SYN Nation

Film Review – A Little Chaos


Directed by Alan Rickman

Starring Kate Winslet, Matthias Schoenaerts, Alan Rickman, Stanley Tucci

Runtime: 116 minutes

In cinemas from March 26


If, like me, you’re a big fan of Alan Rickman and all things British, you will probably enter A Little Chaos with pretty high expectations. It has an impressive cast, featuring Rickman (who directed and also co-wrote the screenplay), Kate Winslet, Matthias Schoenaerts, Stanley Tucci, Helen McCrory, Jennifer Ehle and Rupert Penry-Jones. The story is prime material for enchantment: Sabine de Barra (Winslet), an independently-minded landscape gardener, gets a guernsey working on an outdoor ballroom/rock waterfall in the gardens of Versailles circa the late 1600s, supervised by the handsome (despite the hair) and restrained André Le Notre (Schoenaerts). As a period romance it is enjoyable viewing, but if you’re setting the bar high you may come away disappointed.

There’s nothing hugely wrong with the film. The acting is good – Winslet passionately eccentric and Schoenaerts reservedly chivalrous, McCrory the sly femme fatale with a fall coming her way. Rickman’s Sun King is rather soft but he’s always great to watch, and Stanley Tucci (my personal favourite) is delightful as Louis’ camp brother Philippe, Duc D’Orleans. There are some touching moments, including a wonderful scene where the ladies have some alone time sympathising over loss before going up against the men in an emotional display of wit. But despite the peculiarities of the plot it felt like an old story told in an old way, and much of it sat awkwardly – the humour in the opening scene, the stylised and historically inaccurate costumes (especially Sabine’s ridiculous hat), the necessary friendship and support of Thierry Duras (Steven Waddington) to get the men working, Sabine’s overdone haunting past.

This film also sits awkwardly in the debate as to whether or not actors should put on the accent of where the film is set when a foreign language is involved (as, for example, Geoffrey Rush and Emily Watson in The Book Thief). It has been argued this practice belittles and patronsises the people of the place in question (imagine a French film set in Australia with all the actors speaking French with a heavy accent). It also comes across as very Anglo-centric in its representation of everyone speaking English, and on top of that making non-English speakers perpetually foreign in always portraying them with an accent. I’m not saying the Brits should have put on accents – judging from Penry-Jones when he introduces his long French title this would have been pretty horrific – but the film did suffer from a kind of over-Britishness. In other words – there is zero sense of place. If the characters didn’t mention the “French spirit” and what is “uniquely French”, and if you didn’t know where Versailles was, you would never guess it is set in France. Perhaps this is a symptom of becoming accustomed to the American accent in cinema (as accents are more noticeable when they are not American), but not once did the film take me to France, and I found it unsettling.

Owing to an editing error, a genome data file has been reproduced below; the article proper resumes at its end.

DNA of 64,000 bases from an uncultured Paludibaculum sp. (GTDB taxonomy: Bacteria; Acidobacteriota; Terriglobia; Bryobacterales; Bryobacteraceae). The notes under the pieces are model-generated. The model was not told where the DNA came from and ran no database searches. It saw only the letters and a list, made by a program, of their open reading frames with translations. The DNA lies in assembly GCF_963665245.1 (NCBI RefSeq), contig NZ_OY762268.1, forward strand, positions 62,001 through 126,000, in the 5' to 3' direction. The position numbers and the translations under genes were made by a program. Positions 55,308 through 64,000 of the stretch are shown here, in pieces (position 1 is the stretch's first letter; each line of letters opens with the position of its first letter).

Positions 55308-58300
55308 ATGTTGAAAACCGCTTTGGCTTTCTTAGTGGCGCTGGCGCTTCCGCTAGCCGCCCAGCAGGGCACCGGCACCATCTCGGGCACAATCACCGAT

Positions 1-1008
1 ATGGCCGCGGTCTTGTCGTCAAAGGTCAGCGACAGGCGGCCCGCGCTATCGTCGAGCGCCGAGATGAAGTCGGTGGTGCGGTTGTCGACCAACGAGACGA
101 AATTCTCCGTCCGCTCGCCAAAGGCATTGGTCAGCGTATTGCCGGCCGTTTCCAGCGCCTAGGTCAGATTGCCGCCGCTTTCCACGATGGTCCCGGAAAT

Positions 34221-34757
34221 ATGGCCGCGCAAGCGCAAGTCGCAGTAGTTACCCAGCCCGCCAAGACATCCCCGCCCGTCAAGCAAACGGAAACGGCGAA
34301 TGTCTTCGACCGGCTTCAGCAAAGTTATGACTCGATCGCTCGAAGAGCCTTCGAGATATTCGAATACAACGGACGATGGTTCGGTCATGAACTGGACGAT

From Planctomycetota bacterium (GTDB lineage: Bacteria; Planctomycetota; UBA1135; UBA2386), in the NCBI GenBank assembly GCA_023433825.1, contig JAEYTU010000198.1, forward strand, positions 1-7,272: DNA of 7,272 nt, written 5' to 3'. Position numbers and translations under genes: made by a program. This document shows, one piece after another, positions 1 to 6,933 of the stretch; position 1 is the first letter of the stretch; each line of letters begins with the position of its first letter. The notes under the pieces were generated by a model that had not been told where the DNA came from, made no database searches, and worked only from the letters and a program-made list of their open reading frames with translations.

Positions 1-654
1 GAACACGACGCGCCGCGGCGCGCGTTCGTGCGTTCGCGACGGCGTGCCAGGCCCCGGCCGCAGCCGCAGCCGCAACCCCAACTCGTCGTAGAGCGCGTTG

That said, there is a gripping sadness to this film, and you do feel engaged with the characters and their mammoth task. The final shot, whilst soppy, is beautiful cinematography. A Little Chaos is nothing special, but there’s no reason to write it off either – there is heart to this film, which will be appreciated by those who enjoy the genre.

– Alice Walker


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